Accordingly, subsequently developed prostheses have incorporated elastomeric members in order to provide for the required motion and shock absorption. Such prostheses typically include relatively hard endplates for contacting the endplates of adjacent vertebrae and fixing the prosthesis thereto, together with an elastomeric disc core, positioned between the hard endplates and attached thereto.
Attachment of the elastomeric core of such prostheses to their hard endplates has hitherto been accomplished generally by adhesives, by mechanical interlocking undercuts or the like, or by providing a porous surface on the hard endplate which engages the elastomeric core, or combinations of such techniques. For example, it has been proposed to cover the surface of the endplate that contacts the elastomeric core with a coating of small generally spherical beads bonded to that surface, e.g., by sintering or the like. The elastomeric core may then be molded against the bead-covered surface, or otherwise applied thereto, whereby the elastomer infiltrates the porous bead coating and provides a substantial mechanical interlock between the hard endplate and the elastomeric core. Such bonding surfaces are disclosed, e.g., in U.S. Pat. No. 5,071,437.
Nevertheless, a need has continued to exist for alternative methods of securing hard elements of orthopedic devices, such as an endplate of an intervertebral disc prosthesis, to elastomeric elements such as the elastomeric core of an intervertebral disc prosthesis.
According to one of its basic principles, the present invention provides devices and methods in which an elastomeric member is securely fastened to a substrate by impregnating an attachment structure defining an assembly of apertures surrounded by solid bridges, integral with the substrate and extending across at least a substantial portion of a surface of the substrate, with at least a portion of the bridges being sufficiently spaced from an underlying portion of the substrate to provide a layer of elastomer underlying the bridges that is strong enough to resist disruption by tensile forces directed generally normal to the surface.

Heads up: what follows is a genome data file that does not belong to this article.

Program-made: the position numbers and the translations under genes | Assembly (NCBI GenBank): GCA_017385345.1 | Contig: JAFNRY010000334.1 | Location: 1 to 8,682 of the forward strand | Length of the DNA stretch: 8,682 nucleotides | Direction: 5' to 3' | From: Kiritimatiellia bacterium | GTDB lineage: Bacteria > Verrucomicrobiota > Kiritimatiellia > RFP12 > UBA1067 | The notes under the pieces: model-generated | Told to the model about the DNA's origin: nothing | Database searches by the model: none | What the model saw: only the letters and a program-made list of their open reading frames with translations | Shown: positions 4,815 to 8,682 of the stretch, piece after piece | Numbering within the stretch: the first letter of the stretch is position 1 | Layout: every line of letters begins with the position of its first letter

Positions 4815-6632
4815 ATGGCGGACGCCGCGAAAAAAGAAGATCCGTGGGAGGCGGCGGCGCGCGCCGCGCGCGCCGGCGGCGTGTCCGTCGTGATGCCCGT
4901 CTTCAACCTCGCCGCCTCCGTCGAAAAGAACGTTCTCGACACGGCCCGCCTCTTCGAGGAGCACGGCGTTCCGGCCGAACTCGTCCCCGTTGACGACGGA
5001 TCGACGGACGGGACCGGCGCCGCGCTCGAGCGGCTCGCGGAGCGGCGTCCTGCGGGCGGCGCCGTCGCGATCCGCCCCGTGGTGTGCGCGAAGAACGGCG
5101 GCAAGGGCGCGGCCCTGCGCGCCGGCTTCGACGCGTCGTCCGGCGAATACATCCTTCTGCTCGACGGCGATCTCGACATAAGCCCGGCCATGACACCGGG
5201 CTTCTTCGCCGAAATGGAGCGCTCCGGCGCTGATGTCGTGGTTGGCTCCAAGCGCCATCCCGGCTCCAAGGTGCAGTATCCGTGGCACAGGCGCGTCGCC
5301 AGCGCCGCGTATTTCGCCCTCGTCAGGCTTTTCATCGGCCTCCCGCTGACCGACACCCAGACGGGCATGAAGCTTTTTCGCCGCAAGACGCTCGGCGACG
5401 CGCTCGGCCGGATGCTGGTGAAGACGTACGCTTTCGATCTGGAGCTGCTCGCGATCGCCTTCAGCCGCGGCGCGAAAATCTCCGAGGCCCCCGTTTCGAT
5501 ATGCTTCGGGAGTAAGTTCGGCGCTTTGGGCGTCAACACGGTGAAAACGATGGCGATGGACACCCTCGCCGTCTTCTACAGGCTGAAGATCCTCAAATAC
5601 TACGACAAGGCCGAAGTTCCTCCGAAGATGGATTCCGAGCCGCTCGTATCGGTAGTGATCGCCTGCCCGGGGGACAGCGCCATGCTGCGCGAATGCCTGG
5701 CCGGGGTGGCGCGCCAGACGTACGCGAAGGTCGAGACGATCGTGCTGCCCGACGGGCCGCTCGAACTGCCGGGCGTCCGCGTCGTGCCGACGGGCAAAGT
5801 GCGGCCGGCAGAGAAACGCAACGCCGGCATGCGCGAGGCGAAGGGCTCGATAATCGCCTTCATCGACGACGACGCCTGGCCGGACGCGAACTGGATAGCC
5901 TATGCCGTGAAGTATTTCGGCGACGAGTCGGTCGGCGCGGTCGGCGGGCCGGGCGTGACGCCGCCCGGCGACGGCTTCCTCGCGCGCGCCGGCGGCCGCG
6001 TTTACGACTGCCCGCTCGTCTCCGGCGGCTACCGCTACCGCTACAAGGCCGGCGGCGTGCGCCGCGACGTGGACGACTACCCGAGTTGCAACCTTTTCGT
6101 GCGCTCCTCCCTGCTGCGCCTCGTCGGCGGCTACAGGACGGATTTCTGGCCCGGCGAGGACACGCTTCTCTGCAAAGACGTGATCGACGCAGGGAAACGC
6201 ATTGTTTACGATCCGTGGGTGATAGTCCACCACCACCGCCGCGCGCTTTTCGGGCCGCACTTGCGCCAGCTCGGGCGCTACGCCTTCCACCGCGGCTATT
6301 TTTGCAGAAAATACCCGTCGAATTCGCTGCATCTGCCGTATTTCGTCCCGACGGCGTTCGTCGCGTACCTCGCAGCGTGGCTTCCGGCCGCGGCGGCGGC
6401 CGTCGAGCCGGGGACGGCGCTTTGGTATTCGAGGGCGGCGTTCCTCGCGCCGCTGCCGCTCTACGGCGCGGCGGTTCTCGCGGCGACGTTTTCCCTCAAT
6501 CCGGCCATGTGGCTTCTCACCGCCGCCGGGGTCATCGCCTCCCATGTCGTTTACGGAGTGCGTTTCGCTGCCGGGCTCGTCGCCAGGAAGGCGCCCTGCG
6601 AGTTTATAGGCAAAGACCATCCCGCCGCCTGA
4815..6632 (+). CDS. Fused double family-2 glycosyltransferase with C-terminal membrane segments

In particular embodiments, the attachment structure may be provided by a perforated plate, a screen, trabecular metal, porous metal, posts or fins upstanding from the surface and provided with lateral apertures, or the like, and is preferably made of a generally rigid material. Although not strictly limited in principle, the invention is most preferably applied to surgical implants.
Thus, according to one of its principal aspects, the invention provides a surgical implant, comprising a rigid surgical implant substrate, a porous attachment structure provided on the substrate and covering a portion of substrate, and an elastomeric body having a portion adjacent to the portion of the substrate and impregnating the porous attachment structure, the portion of the elastomeric body filling a major portion of a volume adjacent to the portion of the substrate and containing the porous attachment structure, whereby the elastomeric body is secured to the substrate.
According to another of its principal aspects, the invention provides a surgical implant, comprising a rigid surgical implant substrate, a porous attachment structure provided on the substrate and covering a portion of the substrate, and an elastomeric body having a portion adjacent to the portion of the substrate and impregnating the porous attachment structure, wherein throughout a thickness of the porous attachment structure in planes generally parallel to the portion of the substrate, a net porosity of the porous structure is greater than 21.5%.
In yet another of its aspects, the invention provides a method of manufacturing a surgical implant, comprising providing a rigid substrate member of the surgical implant, providing a porous attachment structure, attaching the porous attachment structure to the rigid substrate member, and impregnating the porous attachment structure with an elastomer to secure the elastomer to the rigid substrate member.
The foregoing and other aspects of the invention will be more fully appreciated from the detailed description which follows.